Peterson taking run at rushing title
When Eric Dickerson heard Adrian Peterson had set a goal before the season of rushing for 2,500 yards, he chuckled.After all, Dickerson holds the NFL rushing record with 2,105 yards, and the Vikings star was talking about outdoing that by nearly ...
When Eric Dickerson heard Adrian Peterson had set a goal before the season of rushing for 2,500 yards, he chuckled.
After all, Dickerson holds the NFL rushing record with 2,105 yards, and the Vikings star was talking about outdoing that by nearly 400 yards. Dickerson, though, did admire Peterson’s spunk.
“I laughed. I thought it was funny,” Dickerson said of Peterson’s stated goal. “It’s hard to get 2,000. It’s hard to get 1,800. Everything has to go perfect. But he believed that he could, and at first you have to believe it. He’s still the best running back in the NFL, and he’s not going to say, ‘Well, I might rush for 800 yards and I’ll be lucky to get 1,000.’ ”
Peterson, 30, has done a lot better than that, even if he is well short of 2,500. With two games remaining, he leads the NFL with 1,314 yards.
If Peterson can hold off Tampa Bay’s Doug Martin, who has 1,305, he will become the second-oldest player to win the rushing title. The oldest was hall of famer Curtis Martin, who was 31 when he gained 1,697 yards for the New York Jets in 2004.
Peterson also can become just the third player 30 or older to win the crown. Hall of famer Marion Motley was 30 when he had 810 yards for Cleveland in a 12-game 1950 season.
“It would be pretty cool,” Peterson said of joining a list of top senior backs. “People put a stigma on being a 30-year-old back and I showed them this year that age doesn’t matter.”
Curtis Martin, who had to retire at 32 after suffering a knee injury in 2005, is following the rushing race closely and has a favorite to win it.
“Adrian is one of the most gifted running backs I’ve seen,” said the former Jets star. “I never had the ability that he did. I wouldn’t doubt that he wins the rushing title this year, and I hope he does. I hope he wins it next year, too. It would be no shame in losing (the record) to him.”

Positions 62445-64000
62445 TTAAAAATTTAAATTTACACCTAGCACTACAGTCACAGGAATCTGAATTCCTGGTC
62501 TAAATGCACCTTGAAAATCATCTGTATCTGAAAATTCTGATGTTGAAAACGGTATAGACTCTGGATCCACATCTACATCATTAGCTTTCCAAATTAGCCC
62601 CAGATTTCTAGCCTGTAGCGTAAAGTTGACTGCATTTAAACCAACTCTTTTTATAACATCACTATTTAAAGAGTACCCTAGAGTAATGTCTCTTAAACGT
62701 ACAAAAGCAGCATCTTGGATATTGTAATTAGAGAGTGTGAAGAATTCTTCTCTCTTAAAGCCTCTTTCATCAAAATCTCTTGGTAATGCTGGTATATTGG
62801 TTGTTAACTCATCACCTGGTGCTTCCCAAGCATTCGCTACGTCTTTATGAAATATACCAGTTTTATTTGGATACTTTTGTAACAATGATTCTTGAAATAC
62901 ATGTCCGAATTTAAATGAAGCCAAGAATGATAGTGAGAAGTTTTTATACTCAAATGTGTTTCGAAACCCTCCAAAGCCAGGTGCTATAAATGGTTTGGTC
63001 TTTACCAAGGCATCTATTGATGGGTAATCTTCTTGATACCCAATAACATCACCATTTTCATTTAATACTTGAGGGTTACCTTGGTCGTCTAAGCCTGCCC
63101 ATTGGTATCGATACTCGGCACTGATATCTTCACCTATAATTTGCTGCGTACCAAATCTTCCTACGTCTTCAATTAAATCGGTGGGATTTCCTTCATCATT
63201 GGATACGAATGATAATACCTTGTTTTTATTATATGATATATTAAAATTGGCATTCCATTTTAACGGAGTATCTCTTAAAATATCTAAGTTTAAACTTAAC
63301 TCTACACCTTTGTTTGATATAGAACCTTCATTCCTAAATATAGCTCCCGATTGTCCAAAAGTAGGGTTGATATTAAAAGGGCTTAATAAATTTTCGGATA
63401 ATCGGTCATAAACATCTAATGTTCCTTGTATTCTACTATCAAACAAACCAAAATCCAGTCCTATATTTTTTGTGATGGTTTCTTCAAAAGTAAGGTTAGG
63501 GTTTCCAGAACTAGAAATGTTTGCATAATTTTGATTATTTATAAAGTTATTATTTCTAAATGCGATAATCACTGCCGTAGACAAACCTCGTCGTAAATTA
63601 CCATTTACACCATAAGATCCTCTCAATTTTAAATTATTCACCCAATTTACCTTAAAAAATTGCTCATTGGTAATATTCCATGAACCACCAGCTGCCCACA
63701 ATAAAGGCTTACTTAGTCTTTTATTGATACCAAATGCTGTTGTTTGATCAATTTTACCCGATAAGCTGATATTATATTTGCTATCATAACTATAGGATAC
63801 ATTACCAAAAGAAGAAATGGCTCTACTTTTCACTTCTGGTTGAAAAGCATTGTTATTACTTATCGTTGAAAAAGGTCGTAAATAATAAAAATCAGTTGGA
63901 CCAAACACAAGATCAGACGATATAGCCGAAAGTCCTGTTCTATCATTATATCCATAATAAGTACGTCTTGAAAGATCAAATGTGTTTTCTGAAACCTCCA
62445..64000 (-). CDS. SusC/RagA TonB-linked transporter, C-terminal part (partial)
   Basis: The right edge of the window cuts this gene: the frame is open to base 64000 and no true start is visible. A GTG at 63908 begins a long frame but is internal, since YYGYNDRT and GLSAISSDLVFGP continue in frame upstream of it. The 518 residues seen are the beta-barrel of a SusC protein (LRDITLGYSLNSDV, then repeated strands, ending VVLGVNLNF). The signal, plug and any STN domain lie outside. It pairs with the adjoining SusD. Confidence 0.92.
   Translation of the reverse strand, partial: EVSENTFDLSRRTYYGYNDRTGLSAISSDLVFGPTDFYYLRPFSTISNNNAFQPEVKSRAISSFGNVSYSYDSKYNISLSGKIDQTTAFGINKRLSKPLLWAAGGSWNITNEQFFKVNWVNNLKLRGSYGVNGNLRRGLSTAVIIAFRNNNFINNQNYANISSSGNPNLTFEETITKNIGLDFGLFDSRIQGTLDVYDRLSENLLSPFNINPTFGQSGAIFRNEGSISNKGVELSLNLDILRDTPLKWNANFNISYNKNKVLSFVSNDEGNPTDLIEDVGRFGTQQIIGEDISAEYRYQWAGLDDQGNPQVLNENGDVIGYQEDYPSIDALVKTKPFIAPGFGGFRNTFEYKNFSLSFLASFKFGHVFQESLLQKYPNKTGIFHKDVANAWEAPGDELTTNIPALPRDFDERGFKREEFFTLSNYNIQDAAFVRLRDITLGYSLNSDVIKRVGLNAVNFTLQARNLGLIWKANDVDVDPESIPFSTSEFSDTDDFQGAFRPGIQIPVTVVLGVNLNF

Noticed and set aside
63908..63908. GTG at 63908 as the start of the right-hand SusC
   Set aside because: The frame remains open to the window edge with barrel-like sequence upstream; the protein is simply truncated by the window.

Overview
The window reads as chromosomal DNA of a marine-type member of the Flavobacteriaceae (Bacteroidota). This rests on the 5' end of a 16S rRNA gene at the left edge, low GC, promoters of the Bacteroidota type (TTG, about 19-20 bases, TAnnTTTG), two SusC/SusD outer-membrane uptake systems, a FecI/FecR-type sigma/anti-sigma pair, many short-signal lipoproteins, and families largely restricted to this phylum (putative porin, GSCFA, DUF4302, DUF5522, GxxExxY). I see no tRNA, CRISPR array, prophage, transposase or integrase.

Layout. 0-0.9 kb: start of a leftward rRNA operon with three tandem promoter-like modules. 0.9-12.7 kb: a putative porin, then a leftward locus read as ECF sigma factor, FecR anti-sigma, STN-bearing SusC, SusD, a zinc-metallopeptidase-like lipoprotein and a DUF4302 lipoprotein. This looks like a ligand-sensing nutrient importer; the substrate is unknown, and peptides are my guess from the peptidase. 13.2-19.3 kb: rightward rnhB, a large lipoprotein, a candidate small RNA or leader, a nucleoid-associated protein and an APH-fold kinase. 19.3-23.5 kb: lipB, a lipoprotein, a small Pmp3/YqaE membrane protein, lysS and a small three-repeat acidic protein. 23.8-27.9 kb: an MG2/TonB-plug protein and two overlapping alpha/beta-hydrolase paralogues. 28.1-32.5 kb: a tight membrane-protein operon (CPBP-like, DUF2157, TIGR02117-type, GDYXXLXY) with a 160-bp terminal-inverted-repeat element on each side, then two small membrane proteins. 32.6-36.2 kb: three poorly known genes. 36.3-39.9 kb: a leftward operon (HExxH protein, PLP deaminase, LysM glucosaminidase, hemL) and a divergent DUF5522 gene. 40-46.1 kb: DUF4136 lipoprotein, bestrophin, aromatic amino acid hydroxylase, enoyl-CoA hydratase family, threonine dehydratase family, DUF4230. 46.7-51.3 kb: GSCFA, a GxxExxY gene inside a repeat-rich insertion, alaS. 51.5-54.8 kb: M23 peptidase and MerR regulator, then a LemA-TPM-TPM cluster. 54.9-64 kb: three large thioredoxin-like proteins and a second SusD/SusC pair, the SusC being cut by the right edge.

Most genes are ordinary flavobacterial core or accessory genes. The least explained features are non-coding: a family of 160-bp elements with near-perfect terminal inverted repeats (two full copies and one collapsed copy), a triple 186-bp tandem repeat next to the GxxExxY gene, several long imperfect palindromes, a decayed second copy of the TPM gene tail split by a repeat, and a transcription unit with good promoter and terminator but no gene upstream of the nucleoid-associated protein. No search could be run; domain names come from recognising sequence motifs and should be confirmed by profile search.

Peterson missed the final 15 games last season because of a child-abuse incident and then turned 30 in March. Some believed all of that would slow down the nine-year veteran.
Peterson might not be quite the same back he was during his MVP season of 2012, when he rushed for 2,097 yards to finish eight shy of Dickerson’s record. But Peterson already has surpassed his 2013 total of 1,266, which came in 14 games, and his average yards per carry of 4.6 is better than that year’s 4.5.
“They can call him a 30-year-old back, but he’s better than any young back in the league,” said Dickerson, a hall of famer who had his record season with the Los Angeles Rams in 1984. “If he stays healthy, I think that he can have another three years, maybe four as an elite back. Adrian is a guy who takes care of himself in the off-season and he puts in the work.”
Peterson is vying to be the eighth player to win three or more rushing crowns. Peterson, who led the league in 2008 and 2012, can become just the third back to have titles seven or more years apart.
Jim Brown, who claimed a record eight, won his first and his last titles eight years apart. Barry Sanders, who won four crowns, got his first and last seven years apart.
“It would mean a lot,” Peterson said of winning another. “I think probably no matter what age you are, being the best is what I want to do. I want to win the rushing title. Of course, that would be a big thing.”
Peterson might have a slightly easier road than Doug Martin, 26. The Vikings’ final two regular-season games are Sunday night against the New York Giants (ranked No. 21 against the run) and Jan. 3 at Green Bay (No. 22). Tampa Bay finishes against Chicago (No. 26) and at Carolina (No. 6), which could be playing to complete a 16-0 regular season.
The Buccaneers, though, have been eliminated from the playoff race, and their star back has never won a rushing crown. Coach Lovie Smith said they will emphasize trying to get him one.
If you ask Curtis Martin, though, Doug Martin is the underdog.
“You look at the speed, the quickness and the power of Adrian and his size, there’s not too many people in the history of the league able to embody what he embodies,” he said. “Exactly five years after he retires, I’m sure I’ll be welcoming him into the Hall of Fame.”
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